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Immunogenetic biomarkers in inflammatory bowel diseases: role of the IBD3 region.

Research paper by Manuel M Muro, Ruth R López-Hernández, Anna A Mrowiec

Indexed on: 12 Nov '14Published on: 12 Nov '14Published in: World journal of gastroenterology



Abstract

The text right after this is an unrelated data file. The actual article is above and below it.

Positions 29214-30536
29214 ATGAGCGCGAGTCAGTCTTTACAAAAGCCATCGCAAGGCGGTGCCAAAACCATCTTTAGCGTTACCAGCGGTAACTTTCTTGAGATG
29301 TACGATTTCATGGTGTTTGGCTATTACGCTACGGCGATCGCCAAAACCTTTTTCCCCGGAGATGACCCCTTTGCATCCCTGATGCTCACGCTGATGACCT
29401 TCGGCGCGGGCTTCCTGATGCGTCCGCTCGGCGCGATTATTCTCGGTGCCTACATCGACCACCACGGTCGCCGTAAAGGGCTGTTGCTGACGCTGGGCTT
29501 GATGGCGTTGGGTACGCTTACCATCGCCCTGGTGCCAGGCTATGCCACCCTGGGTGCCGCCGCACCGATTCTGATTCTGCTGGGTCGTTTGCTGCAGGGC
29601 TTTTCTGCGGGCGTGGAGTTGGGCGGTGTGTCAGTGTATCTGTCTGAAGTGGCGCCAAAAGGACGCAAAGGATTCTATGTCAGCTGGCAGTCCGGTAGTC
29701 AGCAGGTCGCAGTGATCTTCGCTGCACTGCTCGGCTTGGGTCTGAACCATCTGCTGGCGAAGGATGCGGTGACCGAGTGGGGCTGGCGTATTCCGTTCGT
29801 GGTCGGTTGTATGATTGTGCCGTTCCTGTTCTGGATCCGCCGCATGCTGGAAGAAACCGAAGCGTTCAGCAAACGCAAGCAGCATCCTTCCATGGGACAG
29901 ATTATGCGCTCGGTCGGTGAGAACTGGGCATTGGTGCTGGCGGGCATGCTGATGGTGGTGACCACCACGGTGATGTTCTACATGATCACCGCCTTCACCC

Many studies have demonstrated the linkage between the IBD3 region (6p21.1-23), an area which encompasses the famous human leukocyte antigen (HLA) complex, and Crohn's disease (CD) or ulcerative colitis (UC). IBD3 is the only region that meets genome-wide significance, and provides stronger evidence of the linkage than 16p13.1-16q12.2 (IBD1), the locus that contains the susceptibility gene CARD15. However, despite these findings, IBD3 susceptibility genes remain elusive and unclear due to the strong linkage disequilibrium, extensive polymorphism, and high gene density that characterize this area and also due to varying allele frequencies in populations around the world. This area presents an extremely high abundance of genes, including the classical and non-classical major histocompatibility complex (MHC) class I and II genes, and other genes, namely MHC class III genes tumor necrosis factor (TNF)-α and -β, and Hsp, whose proteins play key functions in immunological processes. To date, it is not clear which genes within the MHC family contribute to the IBD pathogenesis, although certain HLA alleles have been associated with IBD. Recent insights into the biological function of other genes encoded within the IBD3 region, such as the MHC class I chain-related (MIC) genes, have led investigators to a more comprehensive exploration of this region. MHC class I chain-related molecule A (MICA) is highly polymorphic and interacts with NKG2D, its receptor on the surface of NK, Tγδ and T CD8(+) cells. Increased expression of MICA in intestinal epithelial cells and increased expression of NKG2D in CD4(+) T cells (lamina propria) in patients with CD have also been reported. MICA alleles have also been associated with IBD, and a variation at amino acid position 129 of the α2-heavy chain domain seems to categorize MICA alleles into strong and weak binders of NKG2D receptor, thereby influencing the effector cells' function. In this regard, a relevant role of MICA-129-Val/Met single nucleotide polymorphism has recently been implicated in the pathogenesis of IBD. TNF-α and -β also play an important role in inflammatory response. In fact, IBD is commonly treated with TNF-α inhibitors. Additionally, polymorphisms of TNF-α gene are known to affect the gene expression level and particular TNF-α genotypes may influence the response of IBD patients treated with TNF-α inhibitors.